William Shatner Boldly Went Into Space This Morning. Here's What He Saw

Save ArticleSave Article

Failed to save article

Please try again

William Shatner (R) gestures as Planet Labs co-founder Chris Boshuizen looks on during a press conference on the landing pad of Blue Origin’s New Shepard after they flew into space on October 13, 2021 near Van Horn, Texas. (Mario Tama/Getty Images)

Updated October 13, 2021 at 11:08 AM ET

Blue Origin's second human spaceflight has returned to Earth after taking a brief flight to the edge of space this morning.

Among the four passengers on board—there is no pilot—was William Shatner, the actor who first played the space-traveling Captain Kirk in the Star Trek franchise.

"The covering of blue. This sheet, this blanket, this comforter that we have around. We think, oh, that's blue sky," an emotional Shatner said after returning to Earth.

"Then suddenly you shoot through it all of a sudden, as though you're whipping a sheet off you when you're asleep, and you're looking into blackness, into black ugliness."

At age 90, Shatner is now the oldest person to fly into space.


"I do not know what I may appear to the world, but to myself I seem to have been only like a boy playing on the seashore, diverting myself in now & then finding a smoother pebble or a prettier shell than ordinary, whilst the great ocean of truth lay all undiscovered before me," he said in a tweet after landing.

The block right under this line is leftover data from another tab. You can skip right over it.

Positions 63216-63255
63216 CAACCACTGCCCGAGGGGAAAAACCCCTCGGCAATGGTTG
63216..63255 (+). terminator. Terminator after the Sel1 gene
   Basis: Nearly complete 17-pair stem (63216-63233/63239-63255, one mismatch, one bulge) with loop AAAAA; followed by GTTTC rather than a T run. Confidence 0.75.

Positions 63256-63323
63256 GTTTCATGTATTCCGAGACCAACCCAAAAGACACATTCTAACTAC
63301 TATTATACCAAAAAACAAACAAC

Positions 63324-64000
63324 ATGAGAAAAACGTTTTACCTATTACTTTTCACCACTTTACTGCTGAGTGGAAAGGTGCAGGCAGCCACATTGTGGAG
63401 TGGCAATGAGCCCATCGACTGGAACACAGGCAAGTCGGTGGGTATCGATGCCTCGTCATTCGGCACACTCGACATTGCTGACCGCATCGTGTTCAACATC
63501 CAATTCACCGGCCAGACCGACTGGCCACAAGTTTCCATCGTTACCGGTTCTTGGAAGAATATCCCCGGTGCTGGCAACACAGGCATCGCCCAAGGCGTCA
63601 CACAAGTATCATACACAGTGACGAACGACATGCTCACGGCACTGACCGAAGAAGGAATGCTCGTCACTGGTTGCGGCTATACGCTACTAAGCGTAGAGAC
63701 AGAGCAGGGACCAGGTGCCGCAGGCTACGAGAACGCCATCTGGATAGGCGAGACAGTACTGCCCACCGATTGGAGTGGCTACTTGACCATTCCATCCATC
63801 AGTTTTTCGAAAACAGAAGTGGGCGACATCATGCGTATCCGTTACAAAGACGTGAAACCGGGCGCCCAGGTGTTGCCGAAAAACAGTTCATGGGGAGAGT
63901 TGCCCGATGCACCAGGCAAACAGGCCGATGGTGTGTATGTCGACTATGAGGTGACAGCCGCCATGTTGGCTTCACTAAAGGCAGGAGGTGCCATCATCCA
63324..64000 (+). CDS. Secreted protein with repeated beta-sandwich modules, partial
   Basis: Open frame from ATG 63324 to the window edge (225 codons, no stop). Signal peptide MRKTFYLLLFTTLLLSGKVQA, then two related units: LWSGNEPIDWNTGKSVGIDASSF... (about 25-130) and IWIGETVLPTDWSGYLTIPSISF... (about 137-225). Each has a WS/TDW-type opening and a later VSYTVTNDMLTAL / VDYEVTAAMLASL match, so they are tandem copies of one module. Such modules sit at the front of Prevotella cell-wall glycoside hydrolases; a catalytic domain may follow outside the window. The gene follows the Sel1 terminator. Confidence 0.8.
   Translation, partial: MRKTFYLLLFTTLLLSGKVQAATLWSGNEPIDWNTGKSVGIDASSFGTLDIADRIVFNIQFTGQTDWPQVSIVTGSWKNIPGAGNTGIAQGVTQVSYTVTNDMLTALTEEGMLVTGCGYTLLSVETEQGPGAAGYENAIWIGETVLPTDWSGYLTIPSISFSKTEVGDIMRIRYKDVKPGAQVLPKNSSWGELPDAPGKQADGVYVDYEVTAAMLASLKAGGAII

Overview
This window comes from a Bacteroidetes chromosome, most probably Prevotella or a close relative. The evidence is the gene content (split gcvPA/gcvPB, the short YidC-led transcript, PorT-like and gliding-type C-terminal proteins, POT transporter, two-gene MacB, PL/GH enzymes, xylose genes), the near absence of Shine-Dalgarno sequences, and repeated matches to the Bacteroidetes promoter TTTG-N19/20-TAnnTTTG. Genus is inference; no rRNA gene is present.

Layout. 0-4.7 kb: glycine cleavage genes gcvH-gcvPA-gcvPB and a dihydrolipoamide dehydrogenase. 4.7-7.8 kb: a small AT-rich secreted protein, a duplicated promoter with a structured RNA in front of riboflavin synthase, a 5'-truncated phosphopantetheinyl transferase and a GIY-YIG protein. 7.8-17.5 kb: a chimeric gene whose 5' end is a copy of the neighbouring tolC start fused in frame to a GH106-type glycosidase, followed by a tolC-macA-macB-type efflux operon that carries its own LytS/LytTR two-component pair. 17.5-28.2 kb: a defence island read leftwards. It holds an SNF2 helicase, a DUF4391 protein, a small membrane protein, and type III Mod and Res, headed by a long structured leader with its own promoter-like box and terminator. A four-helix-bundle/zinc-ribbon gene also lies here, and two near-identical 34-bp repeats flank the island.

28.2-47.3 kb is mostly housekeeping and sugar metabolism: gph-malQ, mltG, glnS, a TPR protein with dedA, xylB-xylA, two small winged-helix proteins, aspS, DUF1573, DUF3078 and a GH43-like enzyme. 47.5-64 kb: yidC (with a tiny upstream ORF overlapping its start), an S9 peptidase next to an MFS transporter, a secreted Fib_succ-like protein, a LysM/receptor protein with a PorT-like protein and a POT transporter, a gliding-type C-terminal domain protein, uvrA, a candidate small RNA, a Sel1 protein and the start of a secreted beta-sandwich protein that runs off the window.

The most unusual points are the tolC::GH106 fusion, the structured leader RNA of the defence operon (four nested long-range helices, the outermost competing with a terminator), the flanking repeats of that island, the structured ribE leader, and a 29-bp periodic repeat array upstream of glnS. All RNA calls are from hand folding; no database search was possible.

The rocket, New Shepard, took off around 9:50 a.m. CT from a launch site near Van Horn, Texas.

Joining Shatner on the flight was a Blue Origin employee and two paying customers.

Billionaire Amazon founder Jeff Bezos, who owns Blue Origin, was on site for the launch and shook the hands of all four passengers as they boarded New Shepard. The rocket is named after American astronaut Alan Shepard.

The entire suborbital journey lasted about 10 minutes. On part of the trip the four passengers experienced weightlessness.

The capsule topped out at an apogee altitude of 351,000 feet (about 66 miles up). It then fell back to earth, landing under a canopy of parachutes in the west Texas desert.

William Shatner (and three other civilians) finally hurtling towards space, the final frontier. (Mario Tama/Getty Images)

Blue Origin launched its first human spaceflight in July, with Bezos and three others onboard.

Wednesday's flight came about two weeks after 21 current and former Blue Origin employees wrote an essay accusing top executives at the space company of fostering a toxic workplace that permits sexual harassment and sometimes compromises on safety. Blue Origin denied the allegations.

Copyright 2021 NPR. To see more, visit NPR.